Just weeks after Floyd’s death, it raised an astonishing $35 million, in part because of tweets such as the one by Harris.
In her appearance on Fox, Greene also complained about having to appear in court.
“I have to go to court on Friday and actually be questioned about something I’ve never been charged with and something I was completely against,” she said.
Ron Fein, legal director of Free Speech for People, told The Washington Post that his organization looks forward to questioning Greene under oath about her involvement in the Jan. 6 attack.
“It’s rare for any conspirator, let alone a Member of Congress, to publicly admit that the goals of their actions are preventing a peaceful transfer of power and the death of the president-elect and Speaker of the House, but that’s exactly what Marjorie Taylor Greene did,” he said in a statement. “The Constitution disqualifies from public office any elected officials who aided the insurrection, and we look forward to asking Representative Greene about her involvement under oath.”
Any Georgia voter eligible to vote for a candidate can challenge that candidate’s qualifications by filing a written complaint within two weeks after the deadline for qualifying, according to state law. The secretary of state has to notify the candidate of the challenge before requesting a hearing before an administrative law judge. The judge goes on to hold a hearing before presenting findings to the secretary of state before the state official determines whether the candidate is qualified.
James Bopp Jr., a lawyer for Greene, did not respond immediately to requests for comment.
Georgia will begin mailing absentee ballots next week for its May 24 primary.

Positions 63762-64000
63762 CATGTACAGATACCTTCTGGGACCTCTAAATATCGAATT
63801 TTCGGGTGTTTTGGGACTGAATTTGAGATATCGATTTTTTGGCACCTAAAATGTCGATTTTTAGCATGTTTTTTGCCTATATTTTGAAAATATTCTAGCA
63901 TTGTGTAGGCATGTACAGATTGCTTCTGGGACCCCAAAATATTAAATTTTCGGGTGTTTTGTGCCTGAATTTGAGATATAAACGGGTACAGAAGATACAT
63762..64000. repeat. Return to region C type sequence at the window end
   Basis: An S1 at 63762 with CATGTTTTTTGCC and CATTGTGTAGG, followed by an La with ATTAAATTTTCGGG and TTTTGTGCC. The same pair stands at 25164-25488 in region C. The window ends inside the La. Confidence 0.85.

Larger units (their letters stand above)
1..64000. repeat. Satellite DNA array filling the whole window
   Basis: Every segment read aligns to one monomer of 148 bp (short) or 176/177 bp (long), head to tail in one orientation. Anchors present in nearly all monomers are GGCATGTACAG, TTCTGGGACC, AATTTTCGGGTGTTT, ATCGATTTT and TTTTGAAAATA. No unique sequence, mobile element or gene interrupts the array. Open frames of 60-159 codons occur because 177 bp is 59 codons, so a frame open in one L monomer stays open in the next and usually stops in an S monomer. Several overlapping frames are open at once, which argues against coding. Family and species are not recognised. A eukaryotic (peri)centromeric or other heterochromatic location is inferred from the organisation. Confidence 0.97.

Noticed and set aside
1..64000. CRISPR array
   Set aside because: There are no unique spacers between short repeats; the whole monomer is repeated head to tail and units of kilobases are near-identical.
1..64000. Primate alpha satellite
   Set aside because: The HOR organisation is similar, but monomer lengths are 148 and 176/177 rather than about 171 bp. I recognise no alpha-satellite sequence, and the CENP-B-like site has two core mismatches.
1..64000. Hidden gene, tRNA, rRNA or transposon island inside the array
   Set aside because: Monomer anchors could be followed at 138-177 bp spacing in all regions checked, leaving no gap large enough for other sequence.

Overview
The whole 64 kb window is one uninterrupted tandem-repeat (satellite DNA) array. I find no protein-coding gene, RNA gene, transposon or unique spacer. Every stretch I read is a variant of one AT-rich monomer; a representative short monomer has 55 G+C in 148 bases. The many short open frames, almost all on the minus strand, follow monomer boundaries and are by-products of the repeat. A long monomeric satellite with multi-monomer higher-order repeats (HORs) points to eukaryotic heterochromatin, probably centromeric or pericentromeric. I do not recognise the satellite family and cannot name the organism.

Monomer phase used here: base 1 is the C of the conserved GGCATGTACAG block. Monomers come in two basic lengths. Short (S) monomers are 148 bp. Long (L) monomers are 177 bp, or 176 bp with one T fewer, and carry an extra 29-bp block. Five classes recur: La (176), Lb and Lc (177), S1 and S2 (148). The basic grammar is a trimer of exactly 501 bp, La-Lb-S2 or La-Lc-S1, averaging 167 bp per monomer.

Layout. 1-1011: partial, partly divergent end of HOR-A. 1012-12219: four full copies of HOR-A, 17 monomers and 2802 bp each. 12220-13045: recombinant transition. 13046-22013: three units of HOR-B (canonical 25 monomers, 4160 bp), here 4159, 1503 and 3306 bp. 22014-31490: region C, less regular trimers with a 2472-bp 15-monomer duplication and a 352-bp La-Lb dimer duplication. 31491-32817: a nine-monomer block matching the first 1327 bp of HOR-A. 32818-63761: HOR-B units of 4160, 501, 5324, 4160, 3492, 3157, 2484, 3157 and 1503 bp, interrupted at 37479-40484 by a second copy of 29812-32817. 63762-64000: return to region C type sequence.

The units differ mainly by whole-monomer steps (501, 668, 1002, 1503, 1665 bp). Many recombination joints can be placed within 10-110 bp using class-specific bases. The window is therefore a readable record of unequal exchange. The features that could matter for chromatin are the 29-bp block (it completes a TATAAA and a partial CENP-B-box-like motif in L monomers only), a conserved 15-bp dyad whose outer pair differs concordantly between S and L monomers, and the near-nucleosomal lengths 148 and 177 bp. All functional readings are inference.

Greene was recently mocked by late-night television host Jimmy Kimmel for contacting U.S. Capitol Police over his jokes about her — the same police she refused to honor last June when she voted against awarding them the Congressional Gold Medal for defending the Capitol and lawmakers during the insurrection. Greene had called some in her party “pro-pedophile” for supporting the confirmation of Justice-designate Ketanji Brown Jackson to the Supreme Court.
The outcome of Greene’s case so far stands in stark contrast to that of Cawthorn. Proceedings were set to begin in North Carolina to determine whether Cawthorn participated in or supported the insurrection, but he successfully sued in federal court to block the proceedings.
Cawthorn’s lawsuit doesn’t contest the facts of his involvement in the Jan. 6 rally on the Ellipse and he has previously denied that he participated in the riot. His lawsuit pushed back on whether a state could review the qualifications of a federal candidate.
Richard Myers II, whom Trump appointed to the U.S. District Court for the Eastern District of North Carolina, ruled in Cawthorn’s favor, allowing the lawmaker’s name to appear on the primary ballot. Efforts to appeal the ruling were filed last week. Free Speech For People argues that the judge improperly blocked the group from intervening to defend the federal case and that there is no reason under federal law why the challenge shouldn’t move forward.
Cawthorn is facing a tight primary race. He falsely claimed in a recent fundraising appeal that “the left” and the media were behind the accusations he made in March that senior Republican lawmakers had invited him to participate in an “orgy” and that he had witnessed members of his party using cocaine.
Fein told The Post that the organization has also filed cases against Republican Reps. Paul A. Gosar and Andy Biggs of Arizona.